Due to their length, short films are always screened as part of a programme comprising several films. Compiling a good programme is a creative challenge that requires a professional approach. Far too little attention is paid to this task, which involves mediating between filmmakers and the audience. And yet the way in which short films are compiled to form a programme and how they are then presented plays a vital role in their acceptance, their reception and ultimately their success.
While in the fine arts scene intense deliberation goes into putting together exhibition concepts, hardly any deep thought or analyses are devoted to this task in the film sector. The following discussion attempts to make a contribution to filling this gap. Various programme models and curatorial strategies will be presented. Due to the broad scope of this topic, the article will be published in two parts. In this first part, we will look at short-film programmes at festivals, and the second part will deal with the potential of short films in cinema programmes.
Festivals are today the primary platform for the theatrical release of short films. Historically speaking, film festivals are annual events of national importance designed to present each year’s film production to the public and to give the film industry an overview of what is on offer, while at the same time testing the critical and audience response to as yet unlicensed films. This description no longer really applies, however, because the proliferation of festivals today in many countries detracts from their function as a showcase, and changing economic conditions are undermining their role in the market.
For short film, this has already been the case for quite some time. Only in the 1950s and 60s was there a significant market for short films in the traditional sense of film deals being negotiated, or at least initiated, at festivals. But even if short film festivals no longer act today as marketplaces, that doesn’t mean that no money changes hands and no sales are made. Still, the many ways in which the films are monetized, for example for purposes of entertainment, information, education, culture, public relations or advertising, are too diverse to be covered by a single festival.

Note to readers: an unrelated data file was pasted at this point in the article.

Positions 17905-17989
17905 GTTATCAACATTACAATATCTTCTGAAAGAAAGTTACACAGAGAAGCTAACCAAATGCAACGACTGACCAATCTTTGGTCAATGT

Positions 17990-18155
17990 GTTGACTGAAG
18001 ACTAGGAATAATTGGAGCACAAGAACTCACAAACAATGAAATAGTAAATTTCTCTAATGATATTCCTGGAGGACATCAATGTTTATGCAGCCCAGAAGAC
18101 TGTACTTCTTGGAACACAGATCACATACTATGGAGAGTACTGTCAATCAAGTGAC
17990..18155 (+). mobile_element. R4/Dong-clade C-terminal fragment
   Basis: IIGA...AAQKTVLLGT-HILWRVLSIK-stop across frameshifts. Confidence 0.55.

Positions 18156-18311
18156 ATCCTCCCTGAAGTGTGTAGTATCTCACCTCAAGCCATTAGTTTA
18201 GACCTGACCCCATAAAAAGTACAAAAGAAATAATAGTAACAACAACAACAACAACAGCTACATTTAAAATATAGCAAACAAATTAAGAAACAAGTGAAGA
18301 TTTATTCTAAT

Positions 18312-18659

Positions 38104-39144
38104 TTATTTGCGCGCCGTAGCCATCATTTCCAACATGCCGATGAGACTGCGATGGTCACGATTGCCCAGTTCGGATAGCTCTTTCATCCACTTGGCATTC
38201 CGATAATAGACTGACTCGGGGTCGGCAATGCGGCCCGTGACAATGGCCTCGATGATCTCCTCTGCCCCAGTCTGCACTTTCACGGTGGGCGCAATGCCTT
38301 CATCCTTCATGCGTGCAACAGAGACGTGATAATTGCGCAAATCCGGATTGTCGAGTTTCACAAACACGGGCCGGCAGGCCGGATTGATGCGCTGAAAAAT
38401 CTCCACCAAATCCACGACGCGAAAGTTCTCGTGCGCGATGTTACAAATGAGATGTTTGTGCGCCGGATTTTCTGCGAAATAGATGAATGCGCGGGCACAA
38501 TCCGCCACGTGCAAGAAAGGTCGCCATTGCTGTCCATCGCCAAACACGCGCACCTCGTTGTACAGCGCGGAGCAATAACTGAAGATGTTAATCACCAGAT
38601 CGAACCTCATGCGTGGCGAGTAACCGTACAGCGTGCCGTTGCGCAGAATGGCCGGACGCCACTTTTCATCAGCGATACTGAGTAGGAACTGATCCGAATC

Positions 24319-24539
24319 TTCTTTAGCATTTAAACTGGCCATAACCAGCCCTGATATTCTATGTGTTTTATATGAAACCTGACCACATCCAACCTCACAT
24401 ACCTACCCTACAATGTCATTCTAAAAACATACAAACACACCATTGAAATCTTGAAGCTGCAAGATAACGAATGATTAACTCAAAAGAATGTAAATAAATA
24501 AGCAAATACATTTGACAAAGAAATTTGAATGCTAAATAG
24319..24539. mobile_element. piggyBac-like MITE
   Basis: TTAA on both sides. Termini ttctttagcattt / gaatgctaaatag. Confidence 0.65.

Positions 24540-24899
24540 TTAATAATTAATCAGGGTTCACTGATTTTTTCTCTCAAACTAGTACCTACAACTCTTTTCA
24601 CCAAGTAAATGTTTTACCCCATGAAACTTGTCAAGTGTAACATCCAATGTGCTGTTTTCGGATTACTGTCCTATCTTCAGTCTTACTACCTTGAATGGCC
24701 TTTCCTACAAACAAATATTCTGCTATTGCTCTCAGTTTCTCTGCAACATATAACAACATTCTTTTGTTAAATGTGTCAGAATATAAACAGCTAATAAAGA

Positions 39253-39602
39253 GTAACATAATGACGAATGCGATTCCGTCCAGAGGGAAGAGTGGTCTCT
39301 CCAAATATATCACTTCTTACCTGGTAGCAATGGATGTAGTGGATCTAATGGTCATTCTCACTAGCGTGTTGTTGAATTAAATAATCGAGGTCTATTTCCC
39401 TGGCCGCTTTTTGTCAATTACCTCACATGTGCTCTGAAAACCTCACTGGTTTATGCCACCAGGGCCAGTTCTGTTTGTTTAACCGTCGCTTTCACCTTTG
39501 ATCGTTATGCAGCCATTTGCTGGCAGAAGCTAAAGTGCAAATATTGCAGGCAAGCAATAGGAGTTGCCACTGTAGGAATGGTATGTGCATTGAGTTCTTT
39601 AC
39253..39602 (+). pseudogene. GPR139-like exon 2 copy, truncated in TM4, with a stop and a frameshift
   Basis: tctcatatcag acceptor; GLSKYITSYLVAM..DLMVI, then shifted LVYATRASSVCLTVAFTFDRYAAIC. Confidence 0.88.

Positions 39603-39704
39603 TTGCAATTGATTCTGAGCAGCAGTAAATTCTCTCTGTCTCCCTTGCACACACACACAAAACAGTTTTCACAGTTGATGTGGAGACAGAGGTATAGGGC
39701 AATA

Festivals take this diversification into account in their concepts. While small, regional short film festivals are forced for capacity reasons to focus on certain categories, genres, themes and target groups, large-scale professional festivals fulfil several functions at once, but in parallel sections of the programme.
As soon as various target groups are addressed, consideration must be made of their respective viewing habits, working methods and needs. Festival sections such as film competitions, film markets, thematic programmes, retrospectives, exhibitions, workshops, seminars and discussions must be designed according to different programme models. For festival programmers, these sections differ mainly in the degree to which intervention is required – on a scale ranging from passive compilation to active programming to curating in the strict sense.
Due the increase in curatorial tasks, there have been some function shifts at short film festivals that can also be observed in the meantime in the segment of feature-length films. More and more film festivals derive their importance from the presentation of quality films that have nary a chance on the market. They thus serve as alternatives to cinematic release. Given the impoverishment of the cultural cinema landscape, festivals are now the only public presentation platform left for many artistically significant films – whether short films, long documentaries or fiction films. These are challenges that festival organizers must respond to by means of appropriate programme models.
Competitions have historically been at the heart of every film festival. They were what prompted new festivals to be established and are still today part of their core business, even if they now make up a smaller share of the overall programme. There are still good reasons for their central position and relevance. In competition programmes, a wide range of works can be shown, with the chance of making new discoveries. In addition, competition programmes provide an opportunity for the participating filmmakers to communicate and socialize with their audience that is not created by any other programme segment or model. They are vital to what visitors perceive and value as the special festival atmosphere.
The organization and design of competition programmes is based on a fixed procedure that differs only slightly from festival to festival. The following steps – submission, selection and programming – and their particular features are typical at all short film festivals:
• Submission – open access
In response to a public invitation, filmmakers/artists decide to submit their works to the festival in order to participate. Access is therefore open and not by targeted invitation or selection, as is the case with curated programmes or exhibitions. The only restrictions are formal ones – having to do, for example, with the year of production or the length of the film.
• Selection of an exclusion and jury procedure
By excluding certain films out of the pool of all submissions, a shortlist is created of films that have been nominated by at least one member of the selection committee. All films on this shortlist are then discussed by the selection committee. This is followed by a voting procedure according to agreed rules that differ from festival to festival, leading to a decision on which films will be included in the competition programme.